The Sixty Six who resisted “Sugar-coated Satan Sandwich” Debt Deal (Part 23)

The Sixty Six who resisted “Sugar-coated Satan Sandwich” Debt Deal (Part 23) This post today is a part of a series I am doing on the 66 Republican Tea Party favorites that resisted eating the “Sugar-coated Satan Sandwich” Debt Deal. Actually that name did not originate from a representative who agrees with the Tea Party, […]

The Sixty Six who resisted “Sugar-coated Satan Sandwich” Debt Deal (Part 22)

The Sixty Six who resisted “Sugar-coated Satan Sandwich” Debt Deal (Part 22) This post today is a part of a series I am doing on the 66 Republican Tea Party favorites that resisted eating the “Sugar-coated Satan Sandwich” Debt Deal. Actually that name did not originate from a representative who agrees with the Tea Party, […]

The Sixty Six who resisted “Sugar-coated Satan Sandwich” Debt Deal (Part 21)

The Sixty Six who resisted “Sugar-coated Satan Sandwich” Debt Deal (Part 21) This post today is a part of a series I am doing on the 66 Republican Tea Party favorites that resisted eating the “Sugar-coated Satan Sandwich” Debt Deal. Actually that name did not originate from a representative who agrees with the Tea Party, […]

The Sixty Six who resisted “Sugar-coated Satan Sandwich” Debt Deal (Part 20)

The Sixty Six who resisted “Sugar-coated Satan Sandwich” Debt Deal (Part 20) This post today is a part of a series I am doing on the 66 Republican Tea Party favorites that resisted eating the “Sugar-coated Satan Sandwich” Debt Deal. Actually that name did not originate from a representative who agrees with the Tea Party, […]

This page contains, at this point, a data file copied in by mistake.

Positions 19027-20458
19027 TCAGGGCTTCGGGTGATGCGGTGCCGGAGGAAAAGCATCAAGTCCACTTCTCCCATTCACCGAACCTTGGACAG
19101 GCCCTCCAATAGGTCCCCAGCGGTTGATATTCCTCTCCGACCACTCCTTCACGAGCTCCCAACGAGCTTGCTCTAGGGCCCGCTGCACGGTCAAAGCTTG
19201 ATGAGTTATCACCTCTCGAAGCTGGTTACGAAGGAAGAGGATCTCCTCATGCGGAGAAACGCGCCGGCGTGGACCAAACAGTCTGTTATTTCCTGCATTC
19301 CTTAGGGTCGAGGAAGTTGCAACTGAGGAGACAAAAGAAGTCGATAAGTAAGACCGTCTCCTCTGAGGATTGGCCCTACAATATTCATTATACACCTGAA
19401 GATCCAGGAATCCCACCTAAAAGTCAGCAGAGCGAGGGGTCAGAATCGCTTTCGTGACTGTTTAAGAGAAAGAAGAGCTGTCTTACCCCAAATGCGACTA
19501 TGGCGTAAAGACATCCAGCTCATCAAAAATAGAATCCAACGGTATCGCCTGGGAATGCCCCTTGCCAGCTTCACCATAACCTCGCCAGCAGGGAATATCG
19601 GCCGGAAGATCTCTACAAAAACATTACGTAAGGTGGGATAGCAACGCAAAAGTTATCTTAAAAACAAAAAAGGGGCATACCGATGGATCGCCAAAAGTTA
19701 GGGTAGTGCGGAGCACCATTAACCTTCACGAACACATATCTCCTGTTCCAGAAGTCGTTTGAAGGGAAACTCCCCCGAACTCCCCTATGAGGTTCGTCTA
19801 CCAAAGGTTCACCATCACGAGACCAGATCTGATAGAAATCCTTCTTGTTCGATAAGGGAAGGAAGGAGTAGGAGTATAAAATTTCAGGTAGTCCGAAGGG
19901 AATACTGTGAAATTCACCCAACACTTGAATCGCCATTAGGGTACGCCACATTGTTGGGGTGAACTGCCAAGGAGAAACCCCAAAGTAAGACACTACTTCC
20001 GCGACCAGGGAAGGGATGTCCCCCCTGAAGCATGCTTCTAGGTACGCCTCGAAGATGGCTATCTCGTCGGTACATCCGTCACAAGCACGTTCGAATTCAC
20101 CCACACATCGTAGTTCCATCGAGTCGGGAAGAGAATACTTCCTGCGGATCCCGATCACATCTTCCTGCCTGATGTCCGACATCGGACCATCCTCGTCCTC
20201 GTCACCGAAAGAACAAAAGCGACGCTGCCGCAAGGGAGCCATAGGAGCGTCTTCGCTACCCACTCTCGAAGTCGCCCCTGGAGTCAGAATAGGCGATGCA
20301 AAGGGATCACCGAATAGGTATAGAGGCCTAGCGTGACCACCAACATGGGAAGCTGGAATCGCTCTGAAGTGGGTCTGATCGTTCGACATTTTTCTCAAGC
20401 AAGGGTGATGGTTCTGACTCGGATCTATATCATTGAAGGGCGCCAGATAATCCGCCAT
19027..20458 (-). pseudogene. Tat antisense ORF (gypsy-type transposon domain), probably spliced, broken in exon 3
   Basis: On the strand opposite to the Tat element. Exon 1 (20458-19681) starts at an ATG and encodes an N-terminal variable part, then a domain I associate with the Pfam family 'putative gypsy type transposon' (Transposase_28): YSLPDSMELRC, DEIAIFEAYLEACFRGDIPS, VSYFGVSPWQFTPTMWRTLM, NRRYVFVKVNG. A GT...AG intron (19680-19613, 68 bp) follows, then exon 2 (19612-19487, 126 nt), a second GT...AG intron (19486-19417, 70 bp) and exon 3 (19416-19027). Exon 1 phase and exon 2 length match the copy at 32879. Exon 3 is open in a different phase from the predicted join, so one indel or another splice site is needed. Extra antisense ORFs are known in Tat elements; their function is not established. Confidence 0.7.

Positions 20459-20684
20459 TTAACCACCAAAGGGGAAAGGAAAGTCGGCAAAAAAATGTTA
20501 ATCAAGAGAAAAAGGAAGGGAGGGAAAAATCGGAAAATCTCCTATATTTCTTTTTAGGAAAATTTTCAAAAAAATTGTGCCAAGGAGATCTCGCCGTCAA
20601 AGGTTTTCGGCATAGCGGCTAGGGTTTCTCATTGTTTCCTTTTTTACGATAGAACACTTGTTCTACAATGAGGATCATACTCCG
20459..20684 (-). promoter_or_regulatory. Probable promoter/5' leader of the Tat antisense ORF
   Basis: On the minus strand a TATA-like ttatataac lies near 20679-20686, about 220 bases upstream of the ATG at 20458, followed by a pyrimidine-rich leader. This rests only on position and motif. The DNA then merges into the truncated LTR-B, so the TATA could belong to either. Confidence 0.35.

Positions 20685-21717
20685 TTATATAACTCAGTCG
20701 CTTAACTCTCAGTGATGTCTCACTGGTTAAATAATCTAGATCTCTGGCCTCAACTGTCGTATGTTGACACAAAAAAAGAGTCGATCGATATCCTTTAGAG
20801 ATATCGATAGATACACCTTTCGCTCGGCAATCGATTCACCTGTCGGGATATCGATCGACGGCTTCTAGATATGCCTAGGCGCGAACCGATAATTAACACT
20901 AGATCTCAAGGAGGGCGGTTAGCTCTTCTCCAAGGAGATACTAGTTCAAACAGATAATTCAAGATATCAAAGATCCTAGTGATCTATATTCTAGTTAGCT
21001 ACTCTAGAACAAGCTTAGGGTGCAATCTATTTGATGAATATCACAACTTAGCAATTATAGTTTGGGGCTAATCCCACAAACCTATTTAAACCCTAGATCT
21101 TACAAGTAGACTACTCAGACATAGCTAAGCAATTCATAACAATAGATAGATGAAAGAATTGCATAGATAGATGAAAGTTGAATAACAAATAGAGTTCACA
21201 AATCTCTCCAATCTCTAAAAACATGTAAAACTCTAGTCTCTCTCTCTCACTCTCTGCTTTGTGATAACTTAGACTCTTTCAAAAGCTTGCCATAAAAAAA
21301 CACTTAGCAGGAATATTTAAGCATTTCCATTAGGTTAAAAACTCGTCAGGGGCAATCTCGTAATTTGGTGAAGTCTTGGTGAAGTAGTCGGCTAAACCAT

The Sixty Six who resisted “Sugar-coated Satan Sandwich” Debt Deal (Part 19)

The Sixty Six who resisted “Sugar-coated Satan Sandwich” Debt Deal (Part 19) This post today is a part of a series I am doing on the 66 Republican Tea Party favorites that resisted eating the “Sugar-coated Satan Sandwich” Debt Deal. Actually that name did not originate from a representative who agrees with the Tea Party, […]

The Sixty Six who resisted “Sugar-coated Satan Sandwich” Debt Deal (Part 18)

The Sixty Six who resisted “Sugar-coated Satan Sandwich” Debt Deal (Part 18) This post today is a part of a series I am doing on the 66 Republican Tea Party favorites that resisted eating the “Sugar-coated Satan Sandwich” Debt Deal. Actually that name did not originate from a representative who agrees with the Tea Party, […]